• Global Compact for Migration and Global Compact on Refugees on these matters. There are two pillars supporting actions: First, the climate pillar and the implementation of the Paris Agreement with the task force on displacement (TFD) under the UNFCCC. Made of 13 members, the majority being based in Geneva (IFRC, ILO, IOM, UNHCR, IDMC, NRC, etc.) Second, the mobility pillar, with the Global Compact for Migration (GCM) and the UN Migration network is also based in Geneva and is coordinated by IOM.
  • IOM supports member states and migrants to address the multiple challenges related to migration including displacement in the context of environmental degradation, climate change and disaster.

Upcoming meetings

Green Economy | Ben Simmons

Geneva: the economic governance hub

  • Geneva is also known as the economic governance hub. The fact that the World Trade Organization is based in Geneva means that many organizations are also located here, including, the World Economic Forum, the World Business Council for Sustainable Development and others.
  • What is interesting about Geneva, given the fact that there is all these different hubs, isn’t so much that they are located in Geneva, it’s the ability of Geneva to bring those different groups together: it’s the intersection between those hubs that becomes so unique. The fact that there are trade colleagues working directly with human rights colleagues, migration colleagues and with environmental governance colleagues, is part of the reason why green economy was developed.
  • Green economy is looking at how do we create economies and how can we promote economic development and still maintaining environmental sustainability. Geneva is a major hub for these discussions with a number of organizations working on this nexus.

Greening economies

  • At the moment, we are under a Covid-19 threat. It’s a major challenge and governments are responding with billions of dollars in stimulus packages. One of the key questions is how governments are going to use that money for stimulus. Will it be used to maintain the economy or will it be used to do something different? So many of the environmental challenges are derived from how we consume and how we produce.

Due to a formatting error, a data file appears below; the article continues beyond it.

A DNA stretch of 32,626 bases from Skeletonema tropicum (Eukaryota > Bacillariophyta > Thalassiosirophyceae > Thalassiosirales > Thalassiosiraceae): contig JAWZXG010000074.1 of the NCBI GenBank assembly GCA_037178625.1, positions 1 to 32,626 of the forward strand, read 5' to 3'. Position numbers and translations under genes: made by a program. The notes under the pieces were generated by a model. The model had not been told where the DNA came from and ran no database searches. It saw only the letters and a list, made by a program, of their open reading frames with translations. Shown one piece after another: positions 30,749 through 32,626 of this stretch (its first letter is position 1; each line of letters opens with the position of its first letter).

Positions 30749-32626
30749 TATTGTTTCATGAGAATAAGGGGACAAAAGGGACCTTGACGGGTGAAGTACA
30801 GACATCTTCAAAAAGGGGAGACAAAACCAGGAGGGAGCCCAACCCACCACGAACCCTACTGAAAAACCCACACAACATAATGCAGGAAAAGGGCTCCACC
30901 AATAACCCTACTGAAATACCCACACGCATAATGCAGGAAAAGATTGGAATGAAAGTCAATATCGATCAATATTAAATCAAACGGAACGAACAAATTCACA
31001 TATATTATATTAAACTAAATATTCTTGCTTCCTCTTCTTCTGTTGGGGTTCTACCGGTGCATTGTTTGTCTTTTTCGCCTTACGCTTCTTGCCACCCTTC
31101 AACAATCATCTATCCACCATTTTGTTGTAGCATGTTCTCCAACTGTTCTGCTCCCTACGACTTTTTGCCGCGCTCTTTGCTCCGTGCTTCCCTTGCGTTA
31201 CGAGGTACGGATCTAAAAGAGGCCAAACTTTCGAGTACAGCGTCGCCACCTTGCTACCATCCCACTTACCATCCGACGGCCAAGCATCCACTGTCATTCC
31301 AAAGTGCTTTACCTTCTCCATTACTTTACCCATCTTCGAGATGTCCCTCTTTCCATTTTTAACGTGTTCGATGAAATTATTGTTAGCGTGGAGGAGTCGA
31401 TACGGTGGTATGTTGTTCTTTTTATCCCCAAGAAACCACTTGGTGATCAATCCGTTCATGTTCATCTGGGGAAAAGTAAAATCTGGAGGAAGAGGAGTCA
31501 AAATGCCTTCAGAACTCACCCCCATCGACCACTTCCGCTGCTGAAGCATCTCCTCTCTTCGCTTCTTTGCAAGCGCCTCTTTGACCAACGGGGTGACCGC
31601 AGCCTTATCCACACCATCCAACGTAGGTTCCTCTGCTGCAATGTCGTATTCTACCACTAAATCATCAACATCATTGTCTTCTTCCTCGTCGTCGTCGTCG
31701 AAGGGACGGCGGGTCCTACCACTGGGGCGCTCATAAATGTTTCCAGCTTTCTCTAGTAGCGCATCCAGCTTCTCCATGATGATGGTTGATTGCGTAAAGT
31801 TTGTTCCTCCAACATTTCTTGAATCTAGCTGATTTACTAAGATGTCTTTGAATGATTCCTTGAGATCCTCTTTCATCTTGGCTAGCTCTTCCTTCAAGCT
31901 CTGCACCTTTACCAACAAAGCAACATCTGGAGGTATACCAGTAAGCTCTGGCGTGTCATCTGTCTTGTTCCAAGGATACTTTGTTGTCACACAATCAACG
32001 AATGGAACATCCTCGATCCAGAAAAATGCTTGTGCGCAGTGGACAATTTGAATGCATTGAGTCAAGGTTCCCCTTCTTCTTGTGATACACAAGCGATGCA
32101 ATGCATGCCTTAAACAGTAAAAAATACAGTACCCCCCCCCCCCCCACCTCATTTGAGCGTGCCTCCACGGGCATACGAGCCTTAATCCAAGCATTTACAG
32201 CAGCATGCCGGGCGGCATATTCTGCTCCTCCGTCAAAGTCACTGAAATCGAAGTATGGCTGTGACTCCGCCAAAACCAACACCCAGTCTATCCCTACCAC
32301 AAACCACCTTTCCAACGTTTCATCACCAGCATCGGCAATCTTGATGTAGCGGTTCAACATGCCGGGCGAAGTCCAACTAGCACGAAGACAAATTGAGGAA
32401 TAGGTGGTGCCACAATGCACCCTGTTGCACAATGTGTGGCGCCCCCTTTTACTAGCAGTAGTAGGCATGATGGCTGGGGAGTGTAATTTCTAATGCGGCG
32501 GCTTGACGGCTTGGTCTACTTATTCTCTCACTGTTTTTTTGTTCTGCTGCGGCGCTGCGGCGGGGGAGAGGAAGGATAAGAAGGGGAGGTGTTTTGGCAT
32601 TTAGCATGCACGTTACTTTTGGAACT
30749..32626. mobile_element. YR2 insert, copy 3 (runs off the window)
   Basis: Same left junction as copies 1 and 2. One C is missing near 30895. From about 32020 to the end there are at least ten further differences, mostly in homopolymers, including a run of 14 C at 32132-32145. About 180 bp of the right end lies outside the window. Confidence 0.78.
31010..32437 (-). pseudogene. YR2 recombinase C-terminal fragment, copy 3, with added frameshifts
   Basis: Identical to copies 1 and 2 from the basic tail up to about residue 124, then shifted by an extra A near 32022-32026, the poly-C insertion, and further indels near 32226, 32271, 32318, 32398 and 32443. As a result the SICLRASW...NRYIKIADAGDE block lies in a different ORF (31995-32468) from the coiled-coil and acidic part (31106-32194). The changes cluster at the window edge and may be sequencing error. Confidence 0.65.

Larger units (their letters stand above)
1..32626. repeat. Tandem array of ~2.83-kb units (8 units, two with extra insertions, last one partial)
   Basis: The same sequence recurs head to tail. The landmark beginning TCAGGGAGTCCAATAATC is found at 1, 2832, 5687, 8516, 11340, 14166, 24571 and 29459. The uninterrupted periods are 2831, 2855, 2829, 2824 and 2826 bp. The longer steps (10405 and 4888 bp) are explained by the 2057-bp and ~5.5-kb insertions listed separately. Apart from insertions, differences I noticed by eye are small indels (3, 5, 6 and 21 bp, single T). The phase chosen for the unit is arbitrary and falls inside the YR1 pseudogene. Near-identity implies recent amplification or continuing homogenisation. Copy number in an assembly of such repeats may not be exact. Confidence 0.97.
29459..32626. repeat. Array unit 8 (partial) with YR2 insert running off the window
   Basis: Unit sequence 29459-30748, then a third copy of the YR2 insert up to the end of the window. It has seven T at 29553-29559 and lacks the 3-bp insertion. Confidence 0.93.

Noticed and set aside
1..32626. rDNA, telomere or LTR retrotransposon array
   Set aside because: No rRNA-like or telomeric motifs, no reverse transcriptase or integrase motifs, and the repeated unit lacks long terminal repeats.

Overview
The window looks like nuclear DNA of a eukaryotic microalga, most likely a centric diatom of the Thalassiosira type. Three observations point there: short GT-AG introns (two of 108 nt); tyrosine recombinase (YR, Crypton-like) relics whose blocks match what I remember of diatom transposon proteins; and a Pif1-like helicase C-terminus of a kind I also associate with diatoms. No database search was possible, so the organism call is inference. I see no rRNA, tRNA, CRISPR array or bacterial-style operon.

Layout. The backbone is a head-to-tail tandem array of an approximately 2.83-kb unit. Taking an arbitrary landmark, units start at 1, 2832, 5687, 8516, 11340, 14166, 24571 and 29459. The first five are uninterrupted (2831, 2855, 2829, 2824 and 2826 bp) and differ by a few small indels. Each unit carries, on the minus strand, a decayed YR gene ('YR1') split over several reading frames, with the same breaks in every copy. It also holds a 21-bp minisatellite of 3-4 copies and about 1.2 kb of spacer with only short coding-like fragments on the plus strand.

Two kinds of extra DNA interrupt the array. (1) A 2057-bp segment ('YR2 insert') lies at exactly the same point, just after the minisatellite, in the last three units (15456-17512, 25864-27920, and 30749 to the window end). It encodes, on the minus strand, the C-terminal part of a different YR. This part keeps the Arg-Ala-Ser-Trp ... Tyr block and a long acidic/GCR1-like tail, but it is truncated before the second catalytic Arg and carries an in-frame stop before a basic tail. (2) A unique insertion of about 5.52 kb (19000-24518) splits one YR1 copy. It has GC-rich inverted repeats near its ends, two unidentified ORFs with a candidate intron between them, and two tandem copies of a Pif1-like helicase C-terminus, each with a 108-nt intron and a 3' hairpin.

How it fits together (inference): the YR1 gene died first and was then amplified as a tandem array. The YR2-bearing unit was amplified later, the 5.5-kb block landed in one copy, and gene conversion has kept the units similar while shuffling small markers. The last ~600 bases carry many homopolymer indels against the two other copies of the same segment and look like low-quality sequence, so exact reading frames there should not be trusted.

• The Green Growth Knowledge Partnership tempts to work on this. It is a multi-institutional initiative. It was launched initially by the UNEP, the World Bank, the OECD, the Global Green Growth Institute and it is also lead by UNIDO. It brings together over 70 different international organizations and think tanks to look at this nexus and to identify ways that these groups can collaborate. They focus on different issues areas. One of them is knowledge generation: the initiative convenes experts working groups among those institutions but also in academia to try to derive questions around what data and what knowledge do we miss and how can we work together to respond. The initiative also works on creating online platforms to bring all the knowledge and data that is relevant to these issues’ areas to the expert community. It has three platforms: the Green Growth Knowledge Platform (focused on policy community), the Green Finance Platform (focused on the finance community) and the Green Industry Platform. It regroups around 50 000 experts that are using those platforms every month. The Green Growth Knowledge Partnership also supports online activities. In the spring, they had a Covid-19 webinar series with around 5 000 participants.
  • There is a tremendous growth in the interest on the nexus between economic development and environmental sustainability, within Geneva and globally.

Upcoming meetings